The construction of office space is declining in Canada amidst runaway inflation increasing construction costs.
A new report from Colliers Canada has found that although the number of under-construction offices is still very robust, with more than 15.7M sq. ft being built, that number is down from its earlier peak.
The office space that is going up is largely concentrated in downtown Toronto and Vancouver, Colliers notes. And there’s plenty of interest for it in those markets. In Toronto, downtown office occupancy is up 24%, compared to just 7% at the beginning of the year. And as the report states, employee attitude towards both travel and work safety has improved.
“Coupled with the warmer weather, this has led to a renewed vibrancy in the streets of the downtown core,” the report reads. “In the face of uncertainty regarding hybrid work, tenants have turned to experts in real estate and design to explore options for creating appealing and functional spaces for their employees, with flexibility and future-proofing at the forefront of tenants and designers’ minds.”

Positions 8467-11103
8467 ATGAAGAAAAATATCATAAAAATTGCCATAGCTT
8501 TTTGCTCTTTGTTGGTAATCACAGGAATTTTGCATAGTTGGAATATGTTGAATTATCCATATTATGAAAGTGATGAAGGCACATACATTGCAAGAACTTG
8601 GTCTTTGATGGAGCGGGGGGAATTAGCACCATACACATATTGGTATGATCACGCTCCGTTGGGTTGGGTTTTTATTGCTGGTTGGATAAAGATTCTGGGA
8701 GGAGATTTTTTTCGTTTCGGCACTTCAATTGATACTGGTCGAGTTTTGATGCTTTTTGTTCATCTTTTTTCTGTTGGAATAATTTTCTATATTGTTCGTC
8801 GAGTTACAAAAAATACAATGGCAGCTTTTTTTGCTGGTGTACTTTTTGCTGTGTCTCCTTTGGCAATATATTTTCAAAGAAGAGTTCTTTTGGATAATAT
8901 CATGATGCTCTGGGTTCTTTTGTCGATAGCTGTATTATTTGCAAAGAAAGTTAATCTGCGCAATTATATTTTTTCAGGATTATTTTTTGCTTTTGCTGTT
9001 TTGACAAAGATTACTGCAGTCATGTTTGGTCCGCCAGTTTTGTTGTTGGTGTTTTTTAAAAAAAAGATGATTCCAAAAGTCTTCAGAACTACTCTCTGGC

In Vancouver, demand is outpacing office supply, pushing the city’s office vacancy rate to fall to 5.8%.
“Larger office tenants form the most active segment but face a limited number of available options which continues to shrink,” the report reads. “Smaller tenants appear to be taking a wait-and-see approach as larger companies navigate the complexities of return to office strategies.”
But not everyone is jumping right back into the office real estate market. As the report says, the three already-implemented Bank of Canada interest rate hikes are causing significant drains on people’s wallets, giving pause to tenants and investors alike.
“Both tenants and investors have felt the impacts of the recent Bank of Canada interest rate hikes and their effects on consumer spending,” the report reads. “Tenants who do not have immediate space needs are taking the ‘wait and see’ approach to leasing, while higher interest rates have increased the cost of borrowing, leading to a smaller pool of buyers.”
Canada’s industrial market is similarly on the rise, experiencing a “bull run driven by fulfillment centres,” the report says. Across the country, rents are rising and vacancy has dropped below 1%. In major markets, the vacancy rate is even lower, hitting a minuscule 0.1% in Vancouver and 0.2% in Toronto.
Industrial rent prices are also on the up and up, rising 30% annually in some markets. In the Greater Toronto Area in particular, asking rental rates are up 35% year over year. Colliers notes that typically in the past, net rental rates would be discounted if tenants leased more space, but that discount is being offered much less frequently, if at all.